Autumn Statement 2023 – Tax cut, complexity and uncertainty

It’s a tax cut, Jim, but not as we know it

Having been told by successive Chancellors for as long as one can care to remember that ‘national insurance is not a tax’, it feels so wrong to claim that there has been a tax cut today – that said, to the ‘man on the Clapham Omnibus’ it is and will always be a tax!

But enough splitting hairs, let’s take it for what it is – with effect from 6 January 2024 the main rate of Class 1 national insurance (primary contributions) will be reduced from 12% to 10%, which is a welcome announcement either way.

There is no change to the rate of secondary contributions payable by employers though, and these will remain at 13.8%.

But what about owner managers?

These days it is common for ‘owner managers’ (i.e. shareholders of private companies who work in the business) to pay themselves a nominal salary and to extract profits from the company by way of a dividend.

In many cases, this is done by the use of different classes of share (AKA ‘alphabet shares’) and although one has always felt that these could be attacked, and HMRC manuals set out how this could be done, they never really have been.

That said, the benefit of these arrangements was somewhat limited by the increase in the dividend rates back in 2016 and the health and social care levy ‘hokey-cokey’ debacle last year which, in short, simply increased the dividend tax rates by another 1.25%.

So what, I hear you say – what does this have to do with what the Chancellor said? Well, that’s the point – this is one of those things hidden away in an inconspicuously named document “Changes to HMRC data collection”.

The key things brought out by this document is the intention to require employers to provide details of hours worked by their employees under their RTI returns (maybe as a check on national minimum wage compliance?) and, somewhat more concerning, for shareholders in owner managed businesses to provide additional information in their self-assessment tax return – the amount of dividend they receive from their own companies; to separately disclose this from other dividend income they receive; and to state their percentage shareholding in the company.

It was confirmed that this will not apply before 6 April 2025, but that just leaves more time for speculation as to what this will really be used for. Even with the convergence of the effective tax rates on employment income and dividend income, there can still be a tax saving to be had, and so is that the motive behind this change?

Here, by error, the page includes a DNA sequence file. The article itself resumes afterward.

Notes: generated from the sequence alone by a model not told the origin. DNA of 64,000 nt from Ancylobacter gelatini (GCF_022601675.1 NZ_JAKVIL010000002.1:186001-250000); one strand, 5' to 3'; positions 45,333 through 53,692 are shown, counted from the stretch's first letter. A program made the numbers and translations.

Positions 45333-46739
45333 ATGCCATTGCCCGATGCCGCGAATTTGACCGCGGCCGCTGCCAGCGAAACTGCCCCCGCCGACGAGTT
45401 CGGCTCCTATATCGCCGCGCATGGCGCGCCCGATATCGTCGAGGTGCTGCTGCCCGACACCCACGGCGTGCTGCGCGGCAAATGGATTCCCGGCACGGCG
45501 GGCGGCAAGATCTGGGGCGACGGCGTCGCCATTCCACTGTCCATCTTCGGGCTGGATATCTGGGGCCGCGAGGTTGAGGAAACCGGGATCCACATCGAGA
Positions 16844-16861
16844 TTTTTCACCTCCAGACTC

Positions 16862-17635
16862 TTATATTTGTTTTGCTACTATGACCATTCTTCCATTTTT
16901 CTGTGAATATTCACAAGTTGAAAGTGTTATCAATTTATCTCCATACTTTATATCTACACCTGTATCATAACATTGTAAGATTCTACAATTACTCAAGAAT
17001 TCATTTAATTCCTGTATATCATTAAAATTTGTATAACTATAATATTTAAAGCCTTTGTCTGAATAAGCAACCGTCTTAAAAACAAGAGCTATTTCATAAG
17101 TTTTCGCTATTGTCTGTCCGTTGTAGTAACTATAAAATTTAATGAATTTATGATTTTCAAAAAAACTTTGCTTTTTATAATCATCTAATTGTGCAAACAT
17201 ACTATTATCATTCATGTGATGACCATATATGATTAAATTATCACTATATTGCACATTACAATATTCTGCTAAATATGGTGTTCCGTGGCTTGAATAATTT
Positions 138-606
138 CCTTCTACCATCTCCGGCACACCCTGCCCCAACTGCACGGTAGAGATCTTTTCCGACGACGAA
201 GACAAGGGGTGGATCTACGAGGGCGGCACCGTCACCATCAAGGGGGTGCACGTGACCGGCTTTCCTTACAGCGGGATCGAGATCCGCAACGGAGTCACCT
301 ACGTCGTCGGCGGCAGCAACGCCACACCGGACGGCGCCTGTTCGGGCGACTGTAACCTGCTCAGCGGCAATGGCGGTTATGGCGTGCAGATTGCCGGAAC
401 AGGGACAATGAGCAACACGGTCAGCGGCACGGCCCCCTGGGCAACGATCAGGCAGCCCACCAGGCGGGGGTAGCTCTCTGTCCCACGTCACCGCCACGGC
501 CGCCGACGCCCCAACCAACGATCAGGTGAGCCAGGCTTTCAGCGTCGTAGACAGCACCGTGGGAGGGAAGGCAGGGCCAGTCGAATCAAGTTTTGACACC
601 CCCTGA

One may think that there is more benefit in considering how those shares were acquired and for what value; or potentially challenging these from a company law perspective (where the documentation does not support the reality). Who knows… only time will tell.

Pensions – the complexities of simplification

The Spring Budget 2023 brought about a sweeping change to the pension landscape with a simple promise that “no one will be liable to a new lifetime allowance charge from 6 April 2023”.

As good as this was, the consequences need to be dealt with and further legislation will be introduced with effect from 6 April 2024 to deal with things such as how lump sums will be taxed and the implications on other benefit crystallisation events. This is no easy task given the current potential for charges under these provisions and the seven levels of protection that taxpayers could have claimed in the 20 years since A-Day.

Clearly, this legislation will need a careful review once introduced and, although it should go without saying, advice should be sought from a suitably qualified financial advisor before any action is taken, and this needs to be timely given the potential for an election to retain certain limits relating to the pension pot prior to 5 April 2025.

In a passing comment, the Chancellor also announced a proposal for a ‘pension pot for life’ – this being the ability for an employee to have a single pension pot which they can require their employer (at that time) to contribute to. As good as this sounds, the practical implications of this upon employers are potentially enormous, so we will have to see what comes of this (if anything).

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